I’ve been more optimistic than many about the Republicans’ prospects in 2008, but the current poll data at Rasmussen Reports are pretty grim: record numbers of people call themselves Democrats, and the donkeys have opened up a ten-point party ID advantage, compared to 6.9% when they made big gains in 2006.
Simultaneously, and by no means coincidentally, Rasmussen records President Bush’s approval rating at an all-time low of 34%.
I don’t find that surprising, given that in polite society is is mandatory to rip the President whenever possible. If you are constantly being attacked, and never defended, your approval rating is pretty sure to sink. We are seeing, I think, the fruition of President Bush’s “turn the other cheek” philosophy which we have been criticizing for around five years now. One can trace it back at least as far as the 16-words controversy. President Bush may be correct in believing that history will recognize his achievements, but history will also record that his administration’s inept efforts at self-defense resulted in a Democratic Congress that is poised to do severe damage to America’s economy and national security.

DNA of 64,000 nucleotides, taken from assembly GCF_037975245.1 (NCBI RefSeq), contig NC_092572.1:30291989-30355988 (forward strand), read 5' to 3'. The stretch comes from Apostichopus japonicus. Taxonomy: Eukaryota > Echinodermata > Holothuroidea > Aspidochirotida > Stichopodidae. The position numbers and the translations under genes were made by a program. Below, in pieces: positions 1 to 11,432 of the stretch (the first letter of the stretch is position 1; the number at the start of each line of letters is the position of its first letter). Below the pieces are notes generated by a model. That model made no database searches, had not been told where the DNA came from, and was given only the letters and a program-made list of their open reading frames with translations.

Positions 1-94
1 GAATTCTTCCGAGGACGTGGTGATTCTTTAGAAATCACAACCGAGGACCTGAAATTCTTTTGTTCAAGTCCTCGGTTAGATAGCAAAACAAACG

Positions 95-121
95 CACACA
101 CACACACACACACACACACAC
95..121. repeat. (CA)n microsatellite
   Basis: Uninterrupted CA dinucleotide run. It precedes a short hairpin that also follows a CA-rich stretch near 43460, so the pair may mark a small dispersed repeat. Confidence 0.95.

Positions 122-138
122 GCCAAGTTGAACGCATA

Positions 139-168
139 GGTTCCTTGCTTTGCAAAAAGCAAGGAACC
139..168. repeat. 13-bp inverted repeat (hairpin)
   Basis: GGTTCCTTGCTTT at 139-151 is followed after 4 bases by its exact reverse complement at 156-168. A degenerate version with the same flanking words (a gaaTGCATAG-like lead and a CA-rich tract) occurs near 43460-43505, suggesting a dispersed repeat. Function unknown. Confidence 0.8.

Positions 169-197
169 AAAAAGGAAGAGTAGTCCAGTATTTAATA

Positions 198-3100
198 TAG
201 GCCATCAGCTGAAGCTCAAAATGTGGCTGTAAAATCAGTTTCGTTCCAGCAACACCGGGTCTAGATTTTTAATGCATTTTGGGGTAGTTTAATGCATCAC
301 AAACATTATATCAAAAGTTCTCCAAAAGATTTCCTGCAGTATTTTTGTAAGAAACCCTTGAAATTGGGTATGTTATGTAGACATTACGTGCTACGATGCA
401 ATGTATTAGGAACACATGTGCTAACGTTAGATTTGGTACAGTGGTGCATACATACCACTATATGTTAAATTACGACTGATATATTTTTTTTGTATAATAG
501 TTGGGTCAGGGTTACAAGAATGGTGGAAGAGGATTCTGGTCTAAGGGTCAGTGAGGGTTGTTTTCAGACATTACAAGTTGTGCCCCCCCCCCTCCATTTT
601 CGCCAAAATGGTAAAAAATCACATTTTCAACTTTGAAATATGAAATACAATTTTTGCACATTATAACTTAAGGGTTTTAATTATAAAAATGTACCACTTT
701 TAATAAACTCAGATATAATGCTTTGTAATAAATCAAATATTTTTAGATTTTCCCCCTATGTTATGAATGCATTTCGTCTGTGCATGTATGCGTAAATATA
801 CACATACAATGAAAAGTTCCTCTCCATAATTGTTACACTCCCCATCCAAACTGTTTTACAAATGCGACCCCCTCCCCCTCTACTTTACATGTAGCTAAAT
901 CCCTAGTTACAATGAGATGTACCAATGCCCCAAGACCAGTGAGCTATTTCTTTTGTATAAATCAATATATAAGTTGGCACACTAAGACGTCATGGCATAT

All of this suggests, I think, why triangulation is not a winning strategy for John McCain. If voters continue to defect from the Republican Party, the Republican candidate will be doomed in November no matter how strong his personal advantages over the Democratic nominee may be. Running against the Bush administration is an easy but inadequate strategy for a Republican nominee. Like it or not, McCain is going to have to defend key elements of the Bush administration’s record, most importantly on the economy, if he is to have a chance of winning in November.
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